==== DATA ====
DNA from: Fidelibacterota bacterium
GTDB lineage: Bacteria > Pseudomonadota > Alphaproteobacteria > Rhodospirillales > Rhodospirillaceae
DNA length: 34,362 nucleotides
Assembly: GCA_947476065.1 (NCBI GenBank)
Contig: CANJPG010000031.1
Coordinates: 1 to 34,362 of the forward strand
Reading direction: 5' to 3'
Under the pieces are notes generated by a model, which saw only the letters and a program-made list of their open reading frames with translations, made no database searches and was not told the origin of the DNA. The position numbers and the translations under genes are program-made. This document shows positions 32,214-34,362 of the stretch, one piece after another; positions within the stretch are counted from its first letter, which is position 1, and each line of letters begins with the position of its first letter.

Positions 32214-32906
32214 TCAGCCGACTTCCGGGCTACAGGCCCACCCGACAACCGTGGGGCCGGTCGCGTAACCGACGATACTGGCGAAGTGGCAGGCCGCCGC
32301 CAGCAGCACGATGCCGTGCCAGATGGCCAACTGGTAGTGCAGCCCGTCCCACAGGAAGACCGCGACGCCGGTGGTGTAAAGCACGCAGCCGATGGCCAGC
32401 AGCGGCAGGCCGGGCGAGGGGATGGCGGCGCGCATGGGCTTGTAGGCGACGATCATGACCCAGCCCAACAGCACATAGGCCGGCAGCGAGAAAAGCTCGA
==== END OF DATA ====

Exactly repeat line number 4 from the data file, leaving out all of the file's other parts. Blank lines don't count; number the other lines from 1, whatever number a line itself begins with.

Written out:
Assembly: GCA_947476065.1 (NCBI GenBank)